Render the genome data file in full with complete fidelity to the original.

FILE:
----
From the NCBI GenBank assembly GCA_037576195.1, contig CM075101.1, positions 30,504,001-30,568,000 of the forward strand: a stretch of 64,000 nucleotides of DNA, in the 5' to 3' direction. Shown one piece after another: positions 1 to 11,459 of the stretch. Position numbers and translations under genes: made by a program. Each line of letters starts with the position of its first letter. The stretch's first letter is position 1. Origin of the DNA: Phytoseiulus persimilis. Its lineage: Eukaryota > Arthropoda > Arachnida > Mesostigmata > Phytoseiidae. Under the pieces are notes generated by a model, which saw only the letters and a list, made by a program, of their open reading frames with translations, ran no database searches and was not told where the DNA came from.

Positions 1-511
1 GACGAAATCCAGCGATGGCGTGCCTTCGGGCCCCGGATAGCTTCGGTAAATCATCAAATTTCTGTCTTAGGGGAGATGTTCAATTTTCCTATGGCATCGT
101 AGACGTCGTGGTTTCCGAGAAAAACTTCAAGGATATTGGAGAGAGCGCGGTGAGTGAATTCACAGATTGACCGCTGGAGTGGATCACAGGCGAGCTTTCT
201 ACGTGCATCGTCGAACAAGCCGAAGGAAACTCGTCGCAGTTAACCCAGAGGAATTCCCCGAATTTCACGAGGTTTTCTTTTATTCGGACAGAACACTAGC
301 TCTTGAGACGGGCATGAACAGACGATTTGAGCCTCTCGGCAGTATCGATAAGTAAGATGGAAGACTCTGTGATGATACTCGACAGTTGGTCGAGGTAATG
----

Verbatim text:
From the NCBI GenBank assembly GCA_037576195.1, contig CM075101.1, positions 30,504,001-30,568,000 of the forward strand: a stretch of 64,000 nucleotides of DNA, in the 5' to 3' direction. Shown one piece after another: positions 1 to 11,459 of the stretch. Position numbers and translations under genes: made by a program. Each line of letters starts with the position of its first letter. The stretch's first letter is position 1. Origin of the DNA: Phytoseiulus persimilis. Its lineage: Eukaryota > Arthropoda > Arachnida > Mesostigmata > Phytoseiidae. Under the pieces are notes generated by a model, which saw only the letters and a list, made by a program, of their open reading frames with translations, ran no database searches and was not told where the DNA came from.

Positions 1-511
1 GACGAAATCCAGCGATGGCGTGCCTTCGGGCCCCGGATAGCTTCGGTAAATCATCAAATTTCTGTCTTAGGGGAGATGTTCAATTTTCCTATGGCATCGT
101 AGACGTCGTGGTTTCCGAGAAAAACTTCAAGGATATTGGAGAGAGCGCGGTGAGTGAATTCACAGATTGACCGCTGGAGTGGATCACAGGCGAGCTTTCT
201 ACGTGCATCGTCGAACAAGCCGAAGGAAACTCGTCGCAGTTAACCCAGAGGAATTCCCCGAATTTCACGAGGTTTTCTTTTATTCGGACAGAACACTAGC
301 TCTTGAGACGGGCATGAACAGACGATTTGAGCCTCTCGGCAGTATCGATAAGTAAGATGGAAGACTCTGTGATGATACTCGACAGTTGGTCGAGGTAATG